FORT MCMURRAY, Alta. — Councillors from a northeastern Alberta municipality severely damaged by a huge forest fire have voted themselves a hefty raise.
The Regional Municipality of Wood Buffalo includes the city of Fort McMurray, which saw more than 80,000 residents flee from the wildfire that destroyed several neighbourhoods seven weeks ago.
Council voted Tuesday night to pay three of its members and Mayor Melissa Blake $150,000 a year to work full time on a recovery committee.
The other seven councillors, whose positions are considered part time, will see their pay rise to $75,000 a year from $36,000.
Mayor Melissa Blake voted against the pay raise
Councillors on the recovery committee are Keith McGrath, Sheldon Germain, Allan Vinni and the mayor.
The bylaw passed 7-4, with Blake and councillors Jane Stroud, Phil Meagher and Tyran Ault opposed.
Blake, Stroud and Ault said after the council meeting they will not take the salary increase.
The bylaw states committee members who are also councillors "shall devote their effort and attention to the work of the committee as they would to a full-time job, and thus shall take steps to reduce their time commitment to their other business interests or employment as may be required in order to devote such level of effort and attention to their committee duties for so long as the post-wildfire recovery period lasts.''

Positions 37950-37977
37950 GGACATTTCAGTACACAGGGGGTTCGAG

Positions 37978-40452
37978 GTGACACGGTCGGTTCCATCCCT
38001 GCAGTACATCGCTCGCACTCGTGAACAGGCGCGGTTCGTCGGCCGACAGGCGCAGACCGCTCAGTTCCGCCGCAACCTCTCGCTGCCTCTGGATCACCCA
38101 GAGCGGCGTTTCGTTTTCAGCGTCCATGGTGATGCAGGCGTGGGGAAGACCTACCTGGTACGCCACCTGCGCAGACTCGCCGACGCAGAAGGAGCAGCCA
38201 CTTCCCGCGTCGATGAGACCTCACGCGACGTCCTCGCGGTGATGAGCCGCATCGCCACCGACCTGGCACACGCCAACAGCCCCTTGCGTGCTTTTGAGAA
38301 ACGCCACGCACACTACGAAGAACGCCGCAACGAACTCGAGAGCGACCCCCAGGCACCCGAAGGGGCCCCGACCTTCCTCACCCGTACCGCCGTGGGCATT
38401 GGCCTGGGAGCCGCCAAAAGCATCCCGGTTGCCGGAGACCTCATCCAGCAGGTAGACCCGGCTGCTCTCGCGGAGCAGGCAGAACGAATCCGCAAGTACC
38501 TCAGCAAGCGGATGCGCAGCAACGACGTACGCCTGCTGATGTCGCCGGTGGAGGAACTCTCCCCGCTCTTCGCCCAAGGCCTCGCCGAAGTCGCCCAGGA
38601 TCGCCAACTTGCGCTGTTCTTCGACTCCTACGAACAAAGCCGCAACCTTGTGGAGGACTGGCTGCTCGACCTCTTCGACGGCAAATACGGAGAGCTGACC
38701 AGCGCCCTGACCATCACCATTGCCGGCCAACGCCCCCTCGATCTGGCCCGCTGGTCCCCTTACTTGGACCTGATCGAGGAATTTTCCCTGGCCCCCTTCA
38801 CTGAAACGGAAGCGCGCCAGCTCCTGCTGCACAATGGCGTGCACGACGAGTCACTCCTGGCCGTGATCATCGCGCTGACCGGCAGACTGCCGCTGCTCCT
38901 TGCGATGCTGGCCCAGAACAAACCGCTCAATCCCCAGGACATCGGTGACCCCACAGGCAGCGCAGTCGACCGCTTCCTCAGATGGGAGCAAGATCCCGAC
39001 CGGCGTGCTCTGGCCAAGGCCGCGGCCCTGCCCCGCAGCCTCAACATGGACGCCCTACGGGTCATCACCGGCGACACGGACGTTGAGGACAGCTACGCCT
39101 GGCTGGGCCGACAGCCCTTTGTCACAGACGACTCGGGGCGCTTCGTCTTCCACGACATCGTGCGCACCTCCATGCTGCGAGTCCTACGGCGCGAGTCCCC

It says the other councillors "will be required to devote an increased level of effort and attention to their council duties and activities since the normal council and council committee work will continue.''
Residents look over the damage in the Timberlea neighbourhood of Fort McMurray. (Photo: Topher Seguin/Reuters)
The committee begins work Wednesday and six members of the public are to be appointed following a selection process.
Once all members have been chosen, a chair and vice-chair will be selected.
Coun. Colleen Tatum explained in a Facebook post why she is accepting the pay raise.
"Child care, lost time in my business, lost opportunities elsewhere, do cost me much more than I ever earn,'' she said. "It does seem obscene on face value, to ask for a raise in these extreme and very hard times, but the justification I do feel is there.''
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